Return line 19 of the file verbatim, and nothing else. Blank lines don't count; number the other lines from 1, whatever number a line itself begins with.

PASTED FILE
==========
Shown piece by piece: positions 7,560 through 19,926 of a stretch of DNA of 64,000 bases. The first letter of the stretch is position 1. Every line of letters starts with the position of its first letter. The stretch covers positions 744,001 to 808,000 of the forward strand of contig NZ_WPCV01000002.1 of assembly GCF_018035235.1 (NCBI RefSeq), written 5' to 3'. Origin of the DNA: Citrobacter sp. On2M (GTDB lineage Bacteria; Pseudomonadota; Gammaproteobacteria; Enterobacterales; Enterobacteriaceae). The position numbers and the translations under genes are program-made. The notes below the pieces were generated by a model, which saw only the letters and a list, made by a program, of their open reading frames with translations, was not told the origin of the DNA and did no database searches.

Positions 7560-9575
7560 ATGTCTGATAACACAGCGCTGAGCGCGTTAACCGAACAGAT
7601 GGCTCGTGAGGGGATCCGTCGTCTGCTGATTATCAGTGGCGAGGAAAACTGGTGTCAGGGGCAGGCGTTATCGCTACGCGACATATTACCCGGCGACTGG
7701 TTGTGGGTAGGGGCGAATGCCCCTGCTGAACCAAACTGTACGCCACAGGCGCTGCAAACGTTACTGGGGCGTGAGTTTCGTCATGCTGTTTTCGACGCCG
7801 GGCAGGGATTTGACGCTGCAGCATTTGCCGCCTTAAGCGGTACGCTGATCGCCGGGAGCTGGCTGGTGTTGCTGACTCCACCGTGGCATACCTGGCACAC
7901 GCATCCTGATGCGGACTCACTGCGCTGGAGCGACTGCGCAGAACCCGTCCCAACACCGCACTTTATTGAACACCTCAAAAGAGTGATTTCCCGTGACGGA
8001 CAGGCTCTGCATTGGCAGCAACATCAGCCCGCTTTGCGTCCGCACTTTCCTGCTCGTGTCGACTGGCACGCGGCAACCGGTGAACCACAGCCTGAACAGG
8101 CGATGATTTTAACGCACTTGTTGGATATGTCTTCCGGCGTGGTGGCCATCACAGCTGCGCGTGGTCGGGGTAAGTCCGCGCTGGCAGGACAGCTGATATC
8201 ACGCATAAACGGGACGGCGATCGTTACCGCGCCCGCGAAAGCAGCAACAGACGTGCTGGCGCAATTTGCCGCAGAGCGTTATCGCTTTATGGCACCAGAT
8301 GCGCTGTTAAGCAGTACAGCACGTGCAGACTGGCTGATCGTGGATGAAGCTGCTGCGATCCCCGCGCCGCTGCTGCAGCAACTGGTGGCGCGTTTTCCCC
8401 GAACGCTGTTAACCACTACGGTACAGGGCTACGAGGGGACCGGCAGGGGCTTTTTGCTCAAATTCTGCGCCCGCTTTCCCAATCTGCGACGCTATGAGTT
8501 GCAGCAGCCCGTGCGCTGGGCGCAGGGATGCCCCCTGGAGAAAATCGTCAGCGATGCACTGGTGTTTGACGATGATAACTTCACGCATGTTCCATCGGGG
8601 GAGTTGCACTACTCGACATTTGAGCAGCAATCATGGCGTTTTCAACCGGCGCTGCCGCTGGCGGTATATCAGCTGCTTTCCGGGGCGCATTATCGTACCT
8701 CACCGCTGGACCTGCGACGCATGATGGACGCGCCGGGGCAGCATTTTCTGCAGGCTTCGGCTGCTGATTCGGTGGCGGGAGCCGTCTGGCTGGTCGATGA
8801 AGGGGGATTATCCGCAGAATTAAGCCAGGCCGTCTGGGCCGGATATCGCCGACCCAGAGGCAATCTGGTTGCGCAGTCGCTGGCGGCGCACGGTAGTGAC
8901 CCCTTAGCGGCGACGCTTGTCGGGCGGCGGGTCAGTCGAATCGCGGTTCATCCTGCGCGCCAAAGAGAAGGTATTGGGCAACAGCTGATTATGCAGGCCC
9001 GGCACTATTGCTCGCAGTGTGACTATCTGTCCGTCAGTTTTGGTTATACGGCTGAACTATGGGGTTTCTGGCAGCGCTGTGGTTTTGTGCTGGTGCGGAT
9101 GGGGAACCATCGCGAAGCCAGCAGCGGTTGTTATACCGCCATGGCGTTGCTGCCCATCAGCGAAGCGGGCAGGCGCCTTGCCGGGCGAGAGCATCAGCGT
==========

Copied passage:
9101 GGGGAACCATCGCGAAGCCAGCAGCGGTTGTTATACCGCCATGGCGTTGCTGCCCATCAGCGAAGCGGGCAGGCGCCTTGCCGGGCGAGAGCATCAGCGT